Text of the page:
This calculation is compared to the S&P 500 equally weighted index which uses the following calculation integrating an equal weighting factor:
Index Level=Divisor∑i=1nPi×IWFi×Shareswhere:Pi=PriceIWFi=The equal weighting percentage
The S&P 500 and the S&P 500 Equal Weighted Index use an index divisor that scales the index down to a more manageable and reportable level. The divisor is a proprietary value that can change with stock splits, special dividends, spinoffs, and other variables that could affect the index’s value.
Why It Matters
The S&P 500 is one of, if not the, most widely viewed indexes in the world. It not only represents the largest companies in the U.S. but since the U.S. is the world’s largest economy by a significant margin, there are many who simply consider the S&P 500 a representation of the health of the current market. Certain companies who have market caps in the trillions have an effect on the S&P 500 when they rise and fall, but it is typically only entire sectors that can substantially move the index.
Since the index is so broad and diversified, it typically only makes major moves when major events occur such as a change in the federal funds rate or if a war breaks out affecting imports, exports, or trade between markets. When investors compare individual stock performance against an index, it is almost always that stock’s performance versus the S&P 500. Money managers will compare their performance against the S&P 500 to determine if they beat market returns, referred to as delivering alpha.
How Is an S&P 500 Return Calculated?
The S&P 500 return is calculated the same way an individual stock return would be calculated. If an investor purchases exposure to the S&P 500 through an ETF such as SPY, and the value of the S&P 500 rises, their ETF will track that rise and the profit will grow. ETFs usually charge a minor management fee called the expense ratio, which is subtracted from the return of the ETF and any dividends that are distributed to the investor during ownership.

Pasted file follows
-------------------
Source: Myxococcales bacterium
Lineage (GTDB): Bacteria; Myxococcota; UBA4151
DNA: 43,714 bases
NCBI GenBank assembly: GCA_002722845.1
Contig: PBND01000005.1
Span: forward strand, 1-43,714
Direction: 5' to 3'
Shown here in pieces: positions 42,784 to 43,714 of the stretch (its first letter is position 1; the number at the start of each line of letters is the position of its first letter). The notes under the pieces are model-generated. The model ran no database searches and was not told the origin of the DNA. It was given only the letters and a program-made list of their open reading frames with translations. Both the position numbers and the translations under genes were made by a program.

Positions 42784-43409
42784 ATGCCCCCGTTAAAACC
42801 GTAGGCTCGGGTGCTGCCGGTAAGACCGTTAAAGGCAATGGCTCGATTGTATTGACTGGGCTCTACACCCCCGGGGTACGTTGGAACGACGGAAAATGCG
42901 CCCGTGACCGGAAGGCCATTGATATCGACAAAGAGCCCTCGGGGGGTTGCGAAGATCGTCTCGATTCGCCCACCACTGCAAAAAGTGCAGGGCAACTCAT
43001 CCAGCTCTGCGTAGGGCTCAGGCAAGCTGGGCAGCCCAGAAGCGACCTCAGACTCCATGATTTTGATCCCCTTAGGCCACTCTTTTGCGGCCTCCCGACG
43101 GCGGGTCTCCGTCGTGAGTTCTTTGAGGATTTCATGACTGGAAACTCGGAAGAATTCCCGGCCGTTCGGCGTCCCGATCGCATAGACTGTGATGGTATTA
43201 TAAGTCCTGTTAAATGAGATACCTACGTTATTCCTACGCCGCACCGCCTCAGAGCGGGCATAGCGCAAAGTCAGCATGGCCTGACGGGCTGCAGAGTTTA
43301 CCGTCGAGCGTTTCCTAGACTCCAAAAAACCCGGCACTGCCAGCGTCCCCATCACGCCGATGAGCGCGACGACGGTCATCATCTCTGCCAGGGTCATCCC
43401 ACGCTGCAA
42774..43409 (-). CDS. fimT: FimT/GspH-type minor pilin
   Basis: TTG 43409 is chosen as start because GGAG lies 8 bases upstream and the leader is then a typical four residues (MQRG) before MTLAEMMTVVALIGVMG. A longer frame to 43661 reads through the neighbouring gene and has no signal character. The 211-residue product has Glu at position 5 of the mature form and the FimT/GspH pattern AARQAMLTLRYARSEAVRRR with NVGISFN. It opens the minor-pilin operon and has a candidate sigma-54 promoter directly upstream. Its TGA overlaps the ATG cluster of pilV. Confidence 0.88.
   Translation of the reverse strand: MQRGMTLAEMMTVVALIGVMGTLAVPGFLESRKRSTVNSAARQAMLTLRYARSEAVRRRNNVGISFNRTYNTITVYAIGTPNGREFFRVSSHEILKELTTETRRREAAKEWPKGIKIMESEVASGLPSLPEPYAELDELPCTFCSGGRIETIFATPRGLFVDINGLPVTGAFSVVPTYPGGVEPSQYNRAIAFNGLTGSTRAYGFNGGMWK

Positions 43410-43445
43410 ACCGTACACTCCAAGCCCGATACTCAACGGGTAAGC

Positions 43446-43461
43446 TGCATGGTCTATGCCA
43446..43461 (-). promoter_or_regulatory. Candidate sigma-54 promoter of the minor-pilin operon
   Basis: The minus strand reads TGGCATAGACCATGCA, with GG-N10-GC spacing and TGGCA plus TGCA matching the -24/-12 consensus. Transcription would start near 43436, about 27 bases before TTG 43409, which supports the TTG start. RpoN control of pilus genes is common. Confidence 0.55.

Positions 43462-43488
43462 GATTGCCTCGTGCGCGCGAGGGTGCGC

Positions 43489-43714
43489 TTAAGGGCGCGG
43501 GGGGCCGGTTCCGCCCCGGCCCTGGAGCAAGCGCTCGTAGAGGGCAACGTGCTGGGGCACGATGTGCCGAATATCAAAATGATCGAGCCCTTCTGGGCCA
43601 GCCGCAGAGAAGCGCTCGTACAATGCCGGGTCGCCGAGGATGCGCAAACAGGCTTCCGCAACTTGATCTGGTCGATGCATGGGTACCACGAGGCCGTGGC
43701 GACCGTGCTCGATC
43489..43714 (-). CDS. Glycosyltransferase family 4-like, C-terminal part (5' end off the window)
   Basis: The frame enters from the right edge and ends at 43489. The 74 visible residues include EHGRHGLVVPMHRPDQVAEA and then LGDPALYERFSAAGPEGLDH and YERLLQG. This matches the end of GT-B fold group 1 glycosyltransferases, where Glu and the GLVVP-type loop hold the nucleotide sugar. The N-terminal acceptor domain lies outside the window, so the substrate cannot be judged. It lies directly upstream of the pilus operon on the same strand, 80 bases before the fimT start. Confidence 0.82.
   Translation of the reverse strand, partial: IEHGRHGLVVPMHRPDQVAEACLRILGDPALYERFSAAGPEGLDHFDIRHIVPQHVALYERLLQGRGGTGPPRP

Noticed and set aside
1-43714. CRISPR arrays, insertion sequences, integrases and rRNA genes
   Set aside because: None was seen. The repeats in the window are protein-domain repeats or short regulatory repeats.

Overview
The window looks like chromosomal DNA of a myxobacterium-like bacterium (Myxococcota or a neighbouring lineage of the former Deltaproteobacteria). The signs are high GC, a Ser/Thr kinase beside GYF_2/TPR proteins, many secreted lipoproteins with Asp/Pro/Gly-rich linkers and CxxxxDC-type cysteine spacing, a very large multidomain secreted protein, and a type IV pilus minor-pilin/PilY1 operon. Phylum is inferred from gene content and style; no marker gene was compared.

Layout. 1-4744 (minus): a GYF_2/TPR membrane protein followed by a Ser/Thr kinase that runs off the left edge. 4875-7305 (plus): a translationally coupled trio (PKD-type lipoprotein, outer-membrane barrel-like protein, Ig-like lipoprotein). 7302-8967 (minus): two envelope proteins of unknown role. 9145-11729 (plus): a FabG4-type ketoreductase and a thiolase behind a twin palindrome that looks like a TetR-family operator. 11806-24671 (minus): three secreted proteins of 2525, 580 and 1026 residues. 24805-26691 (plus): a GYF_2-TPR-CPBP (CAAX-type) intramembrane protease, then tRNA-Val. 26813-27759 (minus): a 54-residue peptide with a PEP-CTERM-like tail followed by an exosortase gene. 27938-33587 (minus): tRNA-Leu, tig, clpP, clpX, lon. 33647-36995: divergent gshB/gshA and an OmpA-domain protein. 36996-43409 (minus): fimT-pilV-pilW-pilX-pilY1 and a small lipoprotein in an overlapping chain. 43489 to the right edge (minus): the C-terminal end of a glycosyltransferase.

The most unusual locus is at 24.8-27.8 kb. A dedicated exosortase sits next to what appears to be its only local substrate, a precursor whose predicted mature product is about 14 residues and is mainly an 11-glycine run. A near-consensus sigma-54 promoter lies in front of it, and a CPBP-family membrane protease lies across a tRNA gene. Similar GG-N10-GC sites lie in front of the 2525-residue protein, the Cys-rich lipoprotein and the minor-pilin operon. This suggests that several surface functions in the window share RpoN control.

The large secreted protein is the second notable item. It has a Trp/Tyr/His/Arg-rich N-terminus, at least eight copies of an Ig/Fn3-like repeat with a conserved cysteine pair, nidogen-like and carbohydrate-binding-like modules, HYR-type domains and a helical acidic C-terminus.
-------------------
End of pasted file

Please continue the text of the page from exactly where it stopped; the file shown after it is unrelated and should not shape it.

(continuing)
Why Does the Value of the S&P 500 Matter?
The value of the S&P 500 matters because it is the number one benchmark of the U.S. market’s health. Investors consider almost all their investment performances versus the S&P 500. When an investor talks about beating the market, they are almost always referrring to delivering more than the S&P 500 did during a specific period of time. The value of the index and its price has a direct effect on investor sentiment and risk appetite.
What Is the S&P 500 Index?
The S&P 500 index is a basket of stocks. In this basket are the largest 500 companies in the United States as determined by market cap. There are many ETFs that investors purchase that mirror the performance of the S&P 500, and are considered the core of most investor portfolios.
The Bottom Line
The S&P 500 index is a benchmark index that investors use in a variety of ways. The S&P 500, despite being made of over 500 companies, is relatively easy to calculate. Fortunately for most investors, there is almost no reason or need to do the balancing yourself as both the S&P 500, and the funds that track it, is balanced by powerful algorithms overseen by professionals.